I deliberately waited a couple of days to write this post, because I didn’t want to be guilty of the immediate overreaction that so much of the NBA media and its fans have been spewing forth. “Lebron has destroyed his legacy”… “Lebron is more Pippen than Jordan”… “Dirk is a top-20 player all time”… This is all just hyperbole; people trying to make something seem incredibly important so they can say they witnessed it as it happened.
This is especially the case for Lebron, and in today’s upload-interweb world, this kind of overreaction spreads faster than wildfire. I just spent 20 minutes searching through my blog archives for something I wrote exactly on this topic. I knew I had said it before, I just couldn’t remember when. And guess where I found it? Day 25 of the 2010 Playoffs – “Lebron Disappears, for now“. Pure coincidence. This is what I wanted to quote (in parts):
So much has been said of Lebron James since Game 5 that quite frankly, it’s baffling. I’ve never seen anything like it. “Lebron James” was a trending topic on Twitter for about 12 hours straight after this game.
What I kinda feel sorry about for Lebron is that this unprecedented backlash is more a sign of the times, than an indication of the magnitude of failure his Game 5 was. What I mean by that is Jordan, Magic, Bird and Kobe all have had bad playoff games – even when it really mattered. As Adande writes, “Magic choked at the ends of Games 2, 4 and 7 in the 1984 Finals”. We know Kobe has had his questionable playoff games, including a handful of games in the 2004 Finals. Even Michael Jordan slipped up from time to time, including a lousy Game 5 in the 1989 Conference Finals against Detroit when he finished with “only” 18 points (he had been a human wrecking-ball up till that point averaging 35+).
The difference is, especially with Michael and Magic in the 80s, is that nature was able to take its course, reaction and over-reaction reaching a nice equilibrium without ever overwhelming the senses of the innocent NBA bystander. Contrast that to today where within minutes of Lebron’s game the Internet and TV media is absolutely flooded with impulsive outbursts (from experts and otherwise) before you’ve even had a chance to digest what happened and think reasonably about it all. Adande nailed it: “That’s what happens when you can send comments to Twitter or Daily Dime Live just as soon as a shot is missed. We make things definitive when they’re actually still formative.”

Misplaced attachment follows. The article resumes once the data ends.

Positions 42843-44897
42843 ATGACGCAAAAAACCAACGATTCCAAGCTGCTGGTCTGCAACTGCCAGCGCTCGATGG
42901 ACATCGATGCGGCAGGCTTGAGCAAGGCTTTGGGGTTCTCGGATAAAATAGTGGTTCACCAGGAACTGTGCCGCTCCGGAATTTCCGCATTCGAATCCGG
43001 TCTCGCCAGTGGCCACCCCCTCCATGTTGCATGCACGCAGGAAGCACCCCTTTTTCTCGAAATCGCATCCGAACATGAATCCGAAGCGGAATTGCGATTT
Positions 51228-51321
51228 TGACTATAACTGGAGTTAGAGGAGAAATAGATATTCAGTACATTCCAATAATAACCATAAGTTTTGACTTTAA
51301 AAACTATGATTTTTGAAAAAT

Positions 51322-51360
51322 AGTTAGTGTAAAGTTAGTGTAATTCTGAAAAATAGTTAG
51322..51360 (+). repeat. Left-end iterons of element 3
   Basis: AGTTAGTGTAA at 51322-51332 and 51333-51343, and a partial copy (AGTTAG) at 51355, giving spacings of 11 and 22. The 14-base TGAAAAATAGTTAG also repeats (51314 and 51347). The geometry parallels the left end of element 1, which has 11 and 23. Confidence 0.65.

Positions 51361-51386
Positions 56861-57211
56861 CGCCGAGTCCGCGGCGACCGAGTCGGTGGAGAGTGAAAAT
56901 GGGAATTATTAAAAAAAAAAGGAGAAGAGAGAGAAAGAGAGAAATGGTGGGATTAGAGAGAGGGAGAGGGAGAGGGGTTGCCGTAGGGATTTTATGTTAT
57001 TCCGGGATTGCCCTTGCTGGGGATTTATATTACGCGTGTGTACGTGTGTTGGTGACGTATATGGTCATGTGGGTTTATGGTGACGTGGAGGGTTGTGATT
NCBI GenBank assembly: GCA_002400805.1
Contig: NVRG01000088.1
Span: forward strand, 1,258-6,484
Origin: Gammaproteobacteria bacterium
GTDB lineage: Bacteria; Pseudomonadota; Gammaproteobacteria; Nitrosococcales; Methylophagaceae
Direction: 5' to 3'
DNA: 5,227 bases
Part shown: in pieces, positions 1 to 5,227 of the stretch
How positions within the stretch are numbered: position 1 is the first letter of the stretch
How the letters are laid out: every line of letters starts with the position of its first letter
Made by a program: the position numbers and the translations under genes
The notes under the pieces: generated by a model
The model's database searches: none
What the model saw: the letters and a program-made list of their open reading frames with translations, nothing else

I made the point, a year ago, that everyone was overreacting to Lebron’s Game 5. That I had faith he would turn it around in Game 6, just as I had faith he would one year earlier in the ‘09 Playoffs. And I never wrote about Game 6 (Ant and J.O did), so you’re hearing this for the first time – I still had faith in Lebron James after last year’s failure. I still believed he had what it took to be a champion, and that the Cavs were only “half a player away” from getting back there and making amends.
It’s why before this Finals series I picked Lebron as my Finals MVP. I knew Wade was the better big-stage performer. I knew it was his team and that he would raise his game. But I just had too much respect for Lebron James’ game, too much faith in him as a person, as a winner, as someone who plays the “right way”. His form in the Boston and Chicago series was sublime so it’s not like I was going out on a limb.